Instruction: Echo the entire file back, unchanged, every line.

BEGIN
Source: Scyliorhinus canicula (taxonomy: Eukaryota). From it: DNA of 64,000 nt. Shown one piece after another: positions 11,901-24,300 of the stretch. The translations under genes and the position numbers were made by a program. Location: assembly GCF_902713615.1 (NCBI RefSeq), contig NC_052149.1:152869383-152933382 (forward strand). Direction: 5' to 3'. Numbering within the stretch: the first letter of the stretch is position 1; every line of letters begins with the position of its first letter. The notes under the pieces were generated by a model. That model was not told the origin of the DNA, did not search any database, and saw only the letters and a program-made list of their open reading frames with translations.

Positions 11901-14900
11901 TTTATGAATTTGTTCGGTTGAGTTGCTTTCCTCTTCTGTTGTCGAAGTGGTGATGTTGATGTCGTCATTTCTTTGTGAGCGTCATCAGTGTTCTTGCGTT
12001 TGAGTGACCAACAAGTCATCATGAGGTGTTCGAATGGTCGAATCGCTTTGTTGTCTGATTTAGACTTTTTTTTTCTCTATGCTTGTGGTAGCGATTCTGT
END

Source: Scyliorhinus canicula (taxonomy: Eukaryota). From it: DNA of 64,000 nt. Shown one piece after another: positions 11,901-24,300 of the stretch. The translations under genes and the position numbers were made by a program. Location: assembly GCF_902713615.1 (NCBI RefSeq), contig NC_052149.1:152869383-152933382 (forward strand). Direction: 5' to 3'. Numbering within the stretch: the first letter of the stretch is position 1; every line of letters begins with the position of its first letter. The notes under the pieces were generated by a model. That model was not told the origin of the DNA, did not search any database, and saw only the letters and a program-made list of their open reading frames with translations.

Positions 11901-14900
11901 TTTATGAATTTGTTCGGTTGAGTTGCTTTCCTCTTCTGTTGTCGAAGTGGTGATGTTGATGTCGTCATTTCTTTGTGAGCGTCATCAGTGTTCTTGCGTT
12001 TGAGTGACCAACAAGTCATCATGAGGTGTTCGAATGGTCGAATCGCTTTGTTGTCTGATTTAGACTTTTTTTTTCTCTATGCTTGTGGTAGCGATTCTGT